The Violent Femmes is among a great line-up of summer-mob-pleasing artists who will be playing at the Woodland Park Zoo in August—after them comes the Cowboy Junkies, Los Lobos, and Neko Case in the same month.
Of course, though the Zoo shows are known for having messaline crowds, the (sold out) Femmes' August 10th will probably have at least some fucking mooks who will roar walrus-like for "Blister in the Sun" and "Add It Up" I'd imagine, and suave-n-snaky lead singer Gordon Gano might lose his temper with them, and that will be fun.
Also fun is that the band is touring with original drummer Victor De Lorenzo and an extended line up of the Horns of Dilemma—two sax players, two trumpets, clarinets, etc. "We just get together with them and tell them, 'Blow hard, make noise, stand near the mic, don't worry about a thing.'" dominant bass player and band Apollo Brian Richie says. "Sometimes we have geniuses like Steve MacKay from the Stooges or Dick Parry from Pink Floyd, other times it's just a bunch of amateurs.
"Gordon enjoys having the original line-up back together," Richie continues. "It's like riding a bike, you don't forget how to play together. When Victor came back we just got back up on the stage and did it."
The Violent Femmes is a paradoxical name and band—a variation on what writer Frank Rose calls "rock's Avenging Dork" Ritchie and De Lorenzo founded the band in 1980 and added Gano the next year, after Richie and Gano had played a riotous set at Gano's National Honor Society induction (leading to his expulsion).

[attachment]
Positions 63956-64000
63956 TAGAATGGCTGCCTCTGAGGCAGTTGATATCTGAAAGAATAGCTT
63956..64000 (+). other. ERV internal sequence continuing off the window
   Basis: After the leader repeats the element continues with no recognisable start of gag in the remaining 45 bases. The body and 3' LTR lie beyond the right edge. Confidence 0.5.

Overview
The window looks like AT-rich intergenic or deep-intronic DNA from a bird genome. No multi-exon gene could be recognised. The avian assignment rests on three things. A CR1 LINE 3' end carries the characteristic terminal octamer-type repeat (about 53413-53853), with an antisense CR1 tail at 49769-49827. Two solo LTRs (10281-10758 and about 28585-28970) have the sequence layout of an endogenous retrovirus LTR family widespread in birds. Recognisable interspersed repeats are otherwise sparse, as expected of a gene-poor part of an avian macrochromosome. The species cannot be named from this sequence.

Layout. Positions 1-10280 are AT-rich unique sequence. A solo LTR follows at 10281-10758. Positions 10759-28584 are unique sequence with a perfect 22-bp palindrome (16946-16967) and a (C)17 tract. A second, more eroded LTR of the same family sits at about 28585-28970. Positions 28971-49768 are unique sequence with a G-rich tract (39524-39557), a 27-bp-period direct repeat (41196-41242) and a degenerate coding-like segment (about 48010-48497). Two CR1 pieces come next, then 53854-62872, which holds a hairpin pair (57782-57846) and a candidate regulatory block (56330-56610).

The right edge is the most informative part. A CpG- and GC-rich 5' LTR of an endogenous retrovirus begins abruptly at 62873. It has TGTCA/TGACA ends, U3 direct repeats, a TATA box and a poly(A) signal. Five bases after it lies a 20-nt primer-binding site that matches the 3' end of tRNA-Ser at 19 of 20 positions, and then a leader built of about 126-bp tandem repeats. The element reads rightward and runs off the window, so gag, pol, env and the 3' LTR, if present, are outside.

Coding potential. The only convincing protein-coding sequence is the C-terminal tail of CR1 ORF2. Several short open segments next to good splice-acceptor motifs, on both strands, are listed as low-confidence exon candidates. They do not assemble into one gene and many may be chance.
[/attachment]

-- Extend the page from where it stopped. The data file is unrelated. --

"Boredom and ennui fueled Gordon's high school era songwriting 'Big Bang,'" Richie says. "It was an amazing spurt of creativity." That spurt included writing the immortal "Country Death Song" in tenth grade study hall for the band's scary follow-up to their frat-boy pleasing eponymous debut.
"When we made the first album we already had all the material for Hallowed Ground—it's misleading to think we went on a musical departure. We just chose to focus the songs differently for each album.
"We picked the simple ideas for the first album and we've been paying the price ever since."
In spite of uneasily-received adoration from frozen-in-time fans, the Femmes keeps going and Richie is a major reason. "Both Victor and Gordon have gotten to take lengthy vacations… I'm the one who's always on the job. I'm jealous!"
Those vacations have included Gano recording a strange gospel record with a band called the Mercy Seat in the 80s—which could be said to be the seed-release of all the Sufjan Stevens, Danielson Familie, and other evangelical variations coming out from labels like Secretly Canadian since the turn of the century. (The other two members are "not Crossetarians," as Richie puts it.) De Lorenzo has recorded four solo records.
The current tour has been more enjoyable for Gano because it's not a return to the busking days, as the material that was recorded for the recently reissued Shout! Factory Viva Wisconsin! album.
"That tour was a problem for him because he is afraid to play acoustic guitar in front of people," Richie says. "Luckily I bullied him into complying and the album is one of our biggest sellers. I love the sound of acoustic instruments." (Of course, the poop sheet the label sent out with the CD stresses that it contains "Blister in the Sun" and "Add It Up.")
The other recent reissue contains as a bonus cut a live Femmes-style cover of Bob Dylan's "Positively 4th Street," the snarling, anti-scenester anthem that seems perfect for the band.
Richie says, "When I choose songs for Gordon to sing, I do it on basis of theme. If they are paranoid, whiny, self-pitying, or creepy he can handle it. We bought the music just to make sure we got the words right."